Why is this happening?

According to a 2016 survey with about 3,400 participants, it is estimated that 67% of the surveyed companies actively encourage developers to engage in and contribute to open source software. This shows a clear commercial interest in open source projects. This is particularly interesting for permissive licenses.

[Permissive licenses] employs minimal requirements about how the code could be redistributed. Permissive licenses are not only used for licensing open source software but also important to support the basis for proprietary applications. This is possible because permissive licenses do not place any restrictions on the source code distribution. That is, a program licensed under a permissive license could “close’’ its source and redistribute only the binaries. Although this might impact open source developers to read and learn from that source code, it creates a medium for companies to exploit open source programs in their business.

However, some researchers also believe that GPL is not the most appropriate choice for a business that relies on open source. Even though software licensed under GPL can be used (and also modified) in corporate environments, software companies should be aware of the characteristics of GPL. In particular, the key feature of GPL is that it restricts the terms of the distribution of derived works. If any software company incorporates any source code licensed under GPL, the company must license their own software products that use GPL code under GPL as well.

GPL, created by the Free Software Foundation (FSF), is the principal copyleft license. The GPL license has the ultimate goal of making software 100% free for everyone. This decision of going 100% free is actually a challenge for a business that may not always support providing 100% of their code to the public (for instance, have you ever seen the actual Google implementation of its search engine?). As a consequence, some businesses might not be comfortable using a license that is very aligned with such goals.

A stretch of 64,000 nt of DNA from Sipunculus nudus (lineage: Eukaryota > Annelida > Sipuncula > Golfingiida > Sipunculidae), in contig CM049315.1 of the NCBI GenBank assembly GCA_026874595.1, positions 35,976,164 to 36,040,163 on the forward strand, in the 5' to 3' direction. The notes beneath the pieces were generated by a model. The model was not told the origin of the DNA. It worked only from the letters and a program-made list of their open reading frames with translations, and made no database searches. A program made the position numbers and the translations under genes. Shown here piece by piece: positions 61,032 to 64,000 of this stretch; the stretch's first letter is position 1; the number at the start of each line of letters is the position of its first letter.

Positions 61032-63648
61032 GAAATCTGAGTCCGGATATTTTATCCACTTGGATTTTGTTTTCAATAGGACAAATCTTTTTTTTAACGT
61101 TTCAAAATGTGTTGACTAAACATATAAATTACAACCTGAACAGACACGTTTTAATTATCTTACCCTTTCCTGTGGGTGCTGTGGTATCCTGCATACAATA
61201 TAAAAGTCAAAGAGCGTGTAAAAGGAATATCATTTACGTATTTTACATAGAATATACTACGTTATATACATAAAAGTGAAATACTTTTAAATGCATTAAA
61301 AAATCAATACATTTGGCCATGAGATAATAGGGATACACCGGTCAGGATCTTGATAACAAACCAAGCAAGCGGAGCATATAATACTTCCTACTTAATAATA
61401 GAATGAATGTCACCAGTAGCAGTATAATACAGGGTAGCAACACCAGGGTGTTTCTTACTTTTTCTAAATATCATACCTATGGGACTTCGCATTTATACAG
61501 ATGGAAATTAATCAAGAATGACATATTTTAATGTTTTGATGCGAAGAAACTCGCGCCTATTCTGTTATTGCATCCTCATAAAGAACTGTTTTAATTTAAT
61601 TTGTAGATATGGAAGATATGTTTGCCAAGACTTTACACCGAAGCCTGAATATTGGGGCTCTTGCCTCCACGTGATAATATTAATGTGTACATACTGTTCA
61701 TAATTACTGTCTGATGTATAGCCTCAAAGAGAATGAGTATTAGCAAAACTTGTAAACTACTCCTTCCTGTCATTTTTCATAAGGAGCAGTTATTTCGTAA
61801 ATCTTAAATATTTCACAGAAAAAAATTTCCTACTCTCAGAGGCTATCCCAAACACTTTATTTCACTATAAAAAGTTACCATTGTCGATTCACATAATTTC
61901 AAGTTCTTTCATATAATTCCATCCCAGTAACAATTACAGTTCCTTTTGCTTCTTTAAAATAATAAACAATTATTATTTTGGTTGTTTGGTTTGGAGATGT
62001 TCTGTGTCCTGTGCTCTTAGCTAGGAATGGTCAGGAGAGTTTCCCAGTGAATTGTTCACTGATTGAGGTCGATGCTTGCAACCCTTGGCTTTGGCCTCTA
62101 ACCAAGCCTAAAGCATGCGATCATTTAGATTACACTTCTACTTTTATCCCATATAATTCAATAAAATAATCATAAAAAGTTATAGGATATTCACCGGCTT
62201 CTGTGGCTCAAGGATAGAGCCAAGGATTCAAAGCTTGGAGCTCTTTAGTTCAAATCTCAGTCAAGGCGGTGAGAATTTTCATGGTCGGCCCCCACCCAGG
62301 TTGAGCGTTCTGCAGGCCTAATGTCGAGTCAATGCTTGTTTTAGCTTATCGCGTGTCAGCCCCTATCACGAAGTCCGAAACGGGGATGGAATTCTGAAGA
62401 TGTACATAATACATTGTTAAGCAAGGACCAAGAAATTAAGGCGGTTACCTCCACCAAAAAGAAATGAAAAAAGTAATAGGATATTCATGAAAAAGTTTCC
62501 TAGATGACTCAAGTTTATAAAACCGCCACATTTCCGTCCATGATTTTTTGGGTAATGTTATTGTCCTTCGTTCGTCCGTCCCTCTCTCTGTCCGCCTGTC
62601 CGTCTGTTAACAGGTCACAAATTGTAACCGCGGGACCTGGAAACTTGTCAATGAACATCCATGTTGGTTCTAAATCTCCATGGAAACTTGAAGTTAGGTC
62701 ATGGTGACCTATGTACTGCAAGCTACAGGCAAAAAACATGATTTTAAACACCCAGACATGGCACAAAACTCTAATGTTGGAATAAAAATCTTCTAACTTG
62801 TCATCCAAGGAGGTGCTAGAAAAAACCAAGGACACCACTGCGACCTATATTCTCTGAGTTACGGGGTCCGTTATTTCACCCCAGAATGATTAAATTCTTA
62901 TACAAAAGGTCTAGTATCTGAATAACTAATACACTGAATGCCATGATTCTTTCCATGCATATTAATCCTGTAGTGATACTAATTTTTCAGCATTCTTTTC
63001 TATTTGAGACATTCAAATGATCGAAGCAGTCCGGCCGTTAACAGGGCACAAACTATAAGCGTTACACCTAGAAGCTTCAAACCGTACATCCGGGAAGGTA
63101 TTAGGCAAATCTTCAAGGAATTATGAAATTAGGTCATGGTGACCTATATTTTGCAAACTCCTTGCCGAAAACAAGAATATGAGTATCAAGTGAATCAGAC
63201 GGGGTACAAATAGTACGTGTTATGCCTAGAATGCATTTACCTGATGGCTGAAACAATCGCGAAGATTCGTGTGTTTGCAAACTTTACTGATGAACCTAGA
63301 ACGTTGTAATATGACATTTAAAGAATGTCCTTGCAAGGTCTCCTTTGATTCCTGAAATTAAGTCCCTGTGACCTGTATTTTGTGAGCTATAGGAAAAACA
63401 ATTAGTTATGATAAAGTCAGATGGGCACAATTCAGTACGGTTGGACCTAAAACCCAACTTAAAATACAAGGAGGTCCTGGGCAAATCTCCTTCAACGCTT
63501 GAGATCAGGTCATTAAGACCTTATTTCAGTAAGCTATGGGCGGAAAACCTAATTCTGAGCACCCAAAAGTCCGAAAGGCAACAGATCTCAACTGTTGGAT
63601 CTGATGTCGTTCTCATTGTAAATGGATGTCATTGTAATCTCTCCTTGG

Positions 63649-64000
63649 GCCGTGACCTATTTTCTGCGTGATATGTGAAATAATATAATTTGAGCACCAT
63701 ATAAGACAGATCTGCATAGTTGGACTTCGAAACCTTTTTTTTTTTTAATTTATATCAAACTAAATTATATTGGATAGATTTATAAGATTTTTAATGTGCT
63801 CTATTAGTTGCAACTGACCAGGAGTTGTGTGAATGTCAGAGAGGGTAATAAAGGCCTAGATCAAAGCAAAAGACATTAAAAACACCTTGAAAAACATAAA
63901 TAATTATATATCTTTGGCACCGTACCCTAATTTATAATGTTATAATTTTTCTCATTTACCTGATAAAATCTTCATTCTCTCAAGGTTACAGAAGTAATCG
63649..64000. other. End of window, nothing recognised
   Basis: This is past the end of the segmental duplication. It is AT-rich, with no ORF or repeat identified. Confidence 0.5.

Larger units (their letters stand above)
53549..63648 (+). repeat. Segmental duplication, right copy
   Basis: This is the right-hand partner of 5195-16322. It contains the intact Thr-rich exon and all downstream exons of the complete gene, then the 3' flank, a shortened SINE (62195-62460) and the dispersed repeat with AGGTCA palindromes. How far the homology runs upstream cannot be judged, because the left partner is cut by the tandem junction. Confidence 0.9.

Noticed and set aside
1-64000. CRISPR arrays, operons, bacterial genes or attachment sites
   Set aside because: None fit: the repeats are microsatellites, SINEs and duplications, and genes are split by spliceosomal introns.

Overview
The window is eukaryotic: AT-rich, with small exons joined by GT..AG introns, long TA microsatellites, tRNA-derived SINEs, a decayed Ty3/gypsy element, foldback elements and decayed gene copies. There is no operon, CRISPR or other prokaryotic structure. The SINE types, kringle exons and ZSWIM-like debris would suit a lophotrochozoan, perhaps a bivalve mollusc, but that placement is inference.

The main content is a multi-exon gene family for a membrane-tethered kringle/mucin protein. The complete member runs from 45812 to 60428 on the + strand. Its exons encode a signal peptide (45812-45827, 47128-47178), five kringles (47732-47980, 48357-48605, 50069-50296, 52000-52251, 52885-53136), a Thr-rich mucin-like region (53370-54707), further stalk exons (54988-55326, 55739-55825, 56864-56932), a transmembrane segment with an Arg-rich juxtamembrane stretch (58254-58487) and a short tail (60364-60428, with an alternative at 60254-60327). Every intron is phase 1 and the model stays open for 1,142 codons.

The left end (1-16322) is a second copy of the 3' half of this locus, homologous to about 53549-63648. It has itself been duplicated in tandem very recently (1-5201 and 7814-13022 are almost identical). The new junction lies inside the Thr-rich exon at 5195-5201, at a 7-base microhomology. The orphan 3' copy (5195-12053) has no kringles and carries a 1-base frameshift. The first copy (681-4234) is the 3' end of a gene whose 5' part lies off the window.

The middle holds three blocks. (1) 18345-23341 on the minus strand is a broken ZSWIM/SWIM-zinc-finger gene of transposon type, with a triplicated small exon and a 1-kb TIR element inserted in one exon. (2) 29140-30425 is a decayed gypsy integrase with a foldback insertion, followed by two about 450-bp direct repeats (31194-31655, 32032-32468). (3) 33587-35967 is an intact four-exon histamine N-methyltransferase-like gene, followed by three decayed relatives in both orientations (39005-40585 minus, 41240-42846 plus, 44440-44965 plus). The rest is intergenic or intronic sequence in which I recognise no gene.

But, what could happen if a company misuse open source license? Many things can happen, and I approach many examples in this book. This issue is so serious that some companies decided to literally remove all GPL-licensed code in their codebase.

For now, consider the case of Acme Inc, a startup that was urgently looking for an acquisition. Acme received a acquisition deal made by Shockwave, a bigger company in the same segment. During the inspection by the acquirer, Shockwave noticed that the Acme development team were misusing open source licenses. “Shockwave ultimately backed out of the deal and the Acme technology was put on the shelf without a financial return to their employees or investors.

If you want to know more about open source licensing and some hidden problems behind it, consider buying a copy of my ebook on Open Source Licensing 101.

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Assistant professor @ Federal University of Pará

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Gustavo Pinto

Gustavo Pinto

Assistant professor @ Federal University of Pará